Inaabiwin, which means “movement of light,” is the title of an exhibition at the Ottawa Art Gallery that, ironically, was undermined by the movement of light when I visited.
The word is from the Anishinaabe language, and it’s apt for an exhibition that is an outcrop of the National Gallery’s major exhibition Àbadakone (“continuous fire” in the same language). Àbadakone includes work by indigenous artists from around the world. Inaabiwin has work by six indigenous artists from northern North American communities, as far flung as the Six Nations of the Grand River near Toronto and the rugged coast of Alaska.
Curator Danielle Printup writes of a light that “illuminates unseen spaces around us and within us, and connects us to each other,” and how each artist “opens doorways into thinking about the relationships that exist within and around us.”
A literal doorway was the temporary undoing of one installation, a video by Tanya Lukin Linklater, an Alutiiq artist from Afognak and Port Lions, Alaska. Linklater’s 12-minute video centres “on the transmission of Indigenous knowledge” via oral tradition and bodily movement. The video is silent “to protect Indigenous knowledge,” but it’s unintentionally all but impossible to see in the middle of a sunny day, as enough daylight pours through two sets of open doors to wash out the projection. One of those sets of doors needs to stay closed when the sun is shining. Another video, by Scott Benesiinaabandan of the Obishikokaang Anishinaabe First Nation, suffers no such distraction, as it’s safely tucked into a black box room, where unwanted light dares not tread.
The main exhibition space is dominated by the installation Water Song, from Hannah Claus of the Tyendinaga Mohawks of the Bay of Quinte. On a small forest of filaments suspended from the ceiling hang dozens of small acetate discs, each one bearing images of three rivers that are commonly known in English as the Cascapedia, the Restigouche and the Nouvelle. The discs move slowly and slightly, like birch leaves in a soft wind, each one catching and reflecting the light. I feel like I’m walking through a hardwood forest and I can hear in the distance the movement of the ancient waters that inspired the piece.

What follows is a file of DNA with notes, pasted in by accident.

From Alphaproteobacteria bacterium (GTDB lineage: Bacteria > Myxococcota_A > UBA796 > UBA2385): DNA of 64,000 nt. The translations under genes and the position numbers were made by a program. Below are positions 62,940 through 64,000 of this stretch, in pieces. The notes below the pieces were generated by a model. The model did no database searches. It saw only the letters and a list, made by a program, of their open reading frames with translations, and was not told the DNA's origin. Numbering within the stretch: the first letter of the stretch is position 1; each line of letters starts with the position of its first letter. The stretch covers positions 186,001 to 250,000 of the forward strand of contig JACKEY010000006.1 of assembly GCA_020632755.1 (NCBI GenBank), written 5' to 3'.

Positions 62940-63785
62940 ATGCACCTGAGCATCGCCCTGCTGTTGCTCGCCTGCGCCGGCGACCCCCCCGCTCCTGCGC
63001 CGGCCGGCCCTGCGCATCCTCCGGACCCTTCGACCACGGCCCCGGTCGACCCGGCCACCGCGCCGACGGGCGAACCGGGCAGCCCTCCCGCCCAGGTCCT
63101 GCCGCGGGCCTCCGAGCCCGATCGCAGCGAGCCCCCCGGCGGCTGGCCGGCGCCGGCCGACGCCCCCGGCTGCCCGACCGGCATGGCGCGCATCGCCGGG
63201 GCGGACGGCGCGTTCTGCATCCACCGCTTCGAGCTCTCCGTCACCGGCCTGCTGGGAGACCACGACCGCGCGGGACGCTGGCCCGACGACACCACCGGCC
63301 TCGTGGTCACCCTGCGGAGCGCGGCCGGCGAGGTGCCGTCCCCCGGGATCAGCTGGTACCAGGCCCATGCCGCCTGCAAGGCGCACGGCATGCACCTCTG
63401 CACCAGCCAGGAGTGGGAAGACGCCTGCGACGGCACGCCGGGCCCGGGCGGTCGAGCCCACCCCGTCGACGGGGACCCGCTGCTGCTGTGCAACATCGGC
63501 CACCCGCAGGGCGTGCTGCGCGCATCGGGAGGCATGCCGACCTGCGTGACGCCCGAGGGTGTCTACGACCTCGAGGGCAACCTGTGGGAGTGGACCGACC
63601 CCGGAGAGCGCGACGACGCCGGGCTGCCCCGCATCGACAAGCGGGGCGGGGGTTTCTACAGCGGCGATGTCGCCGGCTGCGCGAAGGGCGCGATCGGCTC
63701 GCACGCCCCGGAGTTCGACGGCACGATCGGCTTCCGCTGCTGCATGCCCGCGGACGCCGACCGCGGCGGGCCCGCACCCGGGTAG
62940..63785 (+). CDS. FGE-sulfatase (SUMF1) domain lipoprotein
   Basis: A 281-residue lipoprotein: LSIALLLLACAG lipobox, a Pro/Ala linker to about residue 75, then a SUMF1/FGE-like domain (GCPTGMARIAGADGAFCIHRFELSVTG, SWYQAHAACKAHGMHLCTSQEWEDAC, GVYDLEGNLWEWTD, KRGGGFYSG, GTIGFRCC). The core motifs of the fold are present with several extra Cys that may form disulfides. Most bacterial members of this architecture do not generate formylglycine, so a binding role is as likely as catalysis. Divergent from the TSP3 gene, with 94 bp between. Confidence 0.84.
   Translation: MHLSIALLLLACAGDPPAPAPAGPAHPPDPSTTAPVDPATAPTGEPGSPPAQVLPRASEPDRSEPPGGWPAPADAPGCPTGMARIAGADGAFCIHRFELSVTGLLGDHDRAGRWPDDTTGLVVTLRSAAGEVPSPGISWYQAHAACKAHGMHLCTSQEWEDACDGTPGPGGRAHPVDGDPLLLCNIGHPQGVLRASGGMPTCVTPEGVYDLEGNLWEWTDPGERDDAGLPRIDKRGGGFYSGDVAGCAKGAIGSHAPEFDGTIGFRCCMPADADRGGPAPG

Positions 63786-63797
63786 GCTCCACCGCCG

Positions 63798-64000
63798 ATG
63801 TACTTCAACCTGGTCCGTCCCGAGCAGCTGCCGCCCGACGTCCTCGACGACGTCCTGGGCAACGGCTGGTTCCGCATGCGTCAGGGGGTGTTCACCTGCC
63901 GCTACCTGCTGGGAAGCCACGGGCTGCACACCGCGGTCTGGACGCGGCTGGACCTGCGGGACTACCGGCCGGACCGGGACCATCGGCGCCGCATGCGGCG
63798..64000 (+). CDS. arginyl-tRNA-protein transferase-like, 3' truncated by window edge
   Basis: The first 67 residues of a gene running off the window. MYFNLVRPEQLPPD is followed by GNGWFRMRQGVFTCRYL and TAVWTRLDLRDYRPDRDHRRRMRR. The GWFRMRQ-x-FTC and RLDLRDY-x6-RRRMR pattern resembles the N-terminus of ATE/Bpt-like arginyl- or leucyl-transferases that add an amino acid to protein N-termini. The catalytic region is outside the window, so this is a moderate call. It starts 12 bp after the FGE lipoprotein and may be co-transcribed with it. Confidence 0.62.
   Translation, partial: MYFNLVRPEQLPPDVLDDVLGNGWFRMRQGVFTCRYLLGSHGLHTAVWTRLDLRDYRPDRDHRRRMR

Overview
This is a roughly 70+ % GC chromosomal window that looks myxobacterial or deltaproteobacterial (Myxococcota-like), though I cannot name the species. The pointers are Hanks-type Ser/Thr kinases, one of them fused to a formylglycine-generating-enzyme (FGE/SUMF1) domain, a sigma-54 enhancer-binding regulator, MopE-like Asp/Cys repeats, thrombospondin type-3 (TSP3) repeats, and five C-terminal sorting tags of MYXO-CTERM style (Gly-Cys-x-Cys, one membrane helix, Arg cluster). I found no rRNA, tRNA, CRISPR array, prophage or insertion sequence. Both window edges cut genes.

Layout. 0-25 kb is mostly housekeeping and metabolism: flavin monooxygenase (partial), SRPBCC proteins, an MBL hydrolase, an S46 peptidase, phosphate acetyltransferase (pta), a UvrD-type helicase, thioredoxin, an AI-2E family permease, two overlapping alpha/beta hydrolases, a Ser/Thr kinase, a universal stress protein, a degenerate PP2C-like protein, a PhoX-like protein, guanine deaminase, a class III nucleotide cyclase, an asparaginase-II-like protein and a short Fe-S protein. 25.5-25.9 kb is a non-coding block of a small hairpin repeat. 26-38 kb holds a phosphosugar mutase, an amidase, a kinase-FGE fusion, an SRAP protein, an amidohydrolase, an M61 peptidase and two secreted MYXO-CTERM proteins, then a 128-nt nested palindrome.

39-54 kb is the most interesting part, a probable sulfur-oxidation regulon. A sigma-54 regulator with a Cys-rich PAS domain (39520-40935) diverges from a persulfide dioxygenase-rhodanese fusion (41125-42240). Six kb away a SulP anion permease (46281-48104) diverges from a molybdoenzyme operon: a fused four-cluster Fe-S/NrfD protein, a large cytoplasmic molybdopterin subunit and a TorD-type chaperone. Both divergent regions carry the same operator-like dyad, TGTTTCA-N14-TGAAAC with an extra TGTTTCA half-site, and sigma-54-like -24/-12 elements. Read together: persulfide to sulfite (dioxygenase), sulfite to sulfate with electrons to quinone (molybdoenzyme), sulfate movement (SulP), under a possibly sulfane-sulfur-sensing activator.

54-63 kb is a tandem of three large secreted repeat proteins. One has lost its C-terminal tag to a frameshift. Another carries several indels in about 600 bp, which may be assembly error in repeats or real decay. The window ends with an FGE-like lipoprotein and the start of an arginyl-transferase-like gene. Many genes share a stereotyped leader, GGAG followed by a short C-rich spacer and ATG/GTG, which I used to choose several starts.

Photography is a big part of this small exhibition. Toronto-based Greg Staats (Oshweken, Six Nations) mounts 15 small silver gelatin archival prints of people and objects, each paired with wampum string, as an act of restoration to help move from the darkness of trauma to the light of renewal.
Three large self-portraits by Ottawa-based Plains Cree artist Meryl McMaster were inspired by the murmuration of starlings in flight. McMaster created a headpiece that even by her magnificent standards is elaborate — made of hundreds of starlings folded from pages she cut from books on North American history, and then gathered into a circling flock. In the three photographs she turns from facing forward to her right, while the harmonious flock of starlings seems to fly around her. The positions of McMaster’s arms — the way they move centrifugally and naturally out from her body — create a sense of motion that, whether viewed right-to-left or left-to-right, seems to be forward or backward in time.
Capping it all is a “poetic response” to the exhibition by Billy-Ray Belcourt of the Driftpile Cree Nation in Alberta. “Art is so emotional,” it concludes. “Emotion is so artful. The goal of art and emotion is to make being alive less humiliating. I could go on forever like this: with the earth ringing in my chest.”
In town: Inaabiwin continues to Jan. 19.
At SAW Gallery in the SAW Centre next door is Winnie Truong’s exhibition Supernatural. It includes drawings, paper cutouts and animation that are mysterious and beautiful.
Truong, based in Toronto, draws idealized and anonymous women entwined in flowers and greenery or in their own bounteous hair. Drawn in what appears to be coloured pencil, chalk and pastel, the works initially seem to be about the female form and hair, but the more I look, the more I feel they’re as much about the creative act that gave them life — the intricate detail, the methodical creation of many smaller parts of a bigger picture. I’m reminded of looking at a painting or drawing by da Vinci, when I get so absorbed in the sheer detail of the drapery that I almost forget about the overall garment (not to mention the person wearing it).
The time and technique and the commitment it takes Truong to create those countless, tiny lines must be mind-numbing — unless it’s the very act of creating such detail that drives the artist. I wonder if Truong was the sort of child who ignored video games and such and instead stayed in her room to endlessly cut shapes out of magazines and turn them into scrapbooks or collages. Such an obviously obsessive commitment to fine detail must be rooted in a creative childhood.
I can only guess at such things while walking through the exhibition, as there’s zero detail provided about the artist or the work — no background, no context, not even titles, just the name of the artist and the exhibition.
I haven’t yet decided whether that lack of information was annoying or somehow freeing, as if the lack of any marked lanes allowed my imagination to go wherever it might go, to get lost in those exquisite fronds.
Regardless, you should go and decide for yourself. Get lost in Truong’s talent, and see where you end up.
In town: Supernatural is open to Jan. 31.